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March/April 2005 (vol. 22 no. 2)
pp. 5-7
Warren Harrison, Portland State University
The Netcraft annual Web server survey indicates more than 56 million Web servers were active at the end of 2004, and an average of 911,000 new sites are added each month. This doesn't include computers connected to the Internet as clients. Software developers continue to take advantage of this widespread connectivity. If developers can reduce that 56 million to only those systems that really need Internet access, they'd significantly reduce the probability of security holes due to mistakes and oversights. The author urges system architects to evaluate if the system they are designing really needs to be accessible via the Internet. They should ask themselves, Is providing information over the Internet really a core mission for my application, or is it just an "extra feature" that's inexpensive to add? The author also urges network engineers to consider laying two network drops when they run a LAN: one for a secure internal LAN and one for an open LAN connected to the Internet through a firewall.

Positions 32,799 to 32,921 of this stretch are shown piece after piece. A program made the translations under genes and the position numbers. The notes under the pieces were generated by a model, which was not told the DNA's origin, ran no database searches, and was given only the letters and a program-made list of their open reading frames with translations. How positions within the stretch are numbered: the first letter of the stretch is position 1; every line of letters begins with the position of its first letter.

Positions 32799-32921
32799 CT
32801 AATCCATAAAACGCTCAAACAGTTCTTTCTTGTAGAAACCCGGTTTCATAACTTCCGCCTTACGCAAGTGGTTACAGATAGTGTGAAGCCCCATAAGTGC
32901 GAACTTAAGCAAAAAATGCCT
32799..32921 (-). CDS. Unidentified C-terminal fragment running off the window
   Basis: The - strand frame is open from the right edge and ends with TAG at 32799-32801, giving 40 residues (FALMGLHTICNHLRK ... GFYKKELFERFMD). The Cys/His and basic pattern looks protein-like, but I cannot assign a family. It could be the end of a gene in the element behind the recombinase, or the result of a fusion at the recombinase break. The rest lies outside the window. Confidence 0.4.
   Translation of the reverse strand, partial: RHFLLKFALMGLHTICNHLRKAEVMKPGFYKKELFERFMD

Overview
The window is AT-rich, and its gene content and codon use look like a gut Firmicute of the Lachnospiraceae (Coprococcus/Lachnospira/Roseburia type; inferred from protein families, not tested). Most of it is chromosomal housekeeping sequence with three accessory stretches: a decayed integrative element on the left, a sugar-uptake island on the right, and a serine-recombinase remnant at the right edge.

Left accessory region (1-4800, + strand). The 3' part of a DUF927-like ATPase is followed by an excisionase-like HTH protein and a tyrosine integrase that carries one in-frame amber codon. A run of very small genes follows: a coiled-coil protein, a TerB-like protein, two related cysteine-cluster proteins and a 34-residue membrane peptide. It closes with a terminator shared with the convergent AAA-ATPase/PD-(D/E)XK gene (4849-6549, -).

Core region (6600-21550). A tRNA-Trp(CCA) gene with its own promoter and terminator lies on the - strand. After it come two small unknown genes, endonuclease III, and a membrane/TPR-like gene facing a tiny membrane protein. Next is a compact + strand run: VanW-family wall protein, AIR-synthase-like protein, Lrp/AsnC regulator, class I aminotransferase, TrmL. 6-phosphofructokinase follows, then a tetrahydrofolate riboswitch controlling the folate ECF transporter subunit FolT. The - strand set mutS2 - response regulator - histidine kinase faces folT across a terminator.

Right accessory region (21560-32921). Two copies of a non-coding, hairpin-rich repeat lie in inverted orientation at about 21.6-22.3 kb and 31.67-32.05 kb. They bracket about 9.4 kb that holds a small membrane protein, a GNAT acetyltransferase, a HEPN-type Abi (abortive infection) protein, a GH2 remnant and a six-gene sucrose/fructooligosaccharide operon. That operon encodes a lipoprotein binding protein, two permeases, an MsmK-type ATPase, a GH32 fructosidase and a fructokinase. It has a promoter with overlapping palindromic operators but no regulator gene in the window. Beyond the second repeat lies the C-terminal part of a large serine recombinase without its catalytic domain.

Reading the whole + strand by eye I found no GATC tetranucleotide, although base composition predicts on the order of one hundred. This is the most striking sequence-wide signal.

Index Terms:
Internet security, Internet privacy, software design
Warren Harrison, "Constant Connectivity: Just Because You Can Doesn't Mean You Should," IEEE Software, vol. 22, no. 2, pp. 5-7, March-April 2005, doi:10.1109/MS.2005.35
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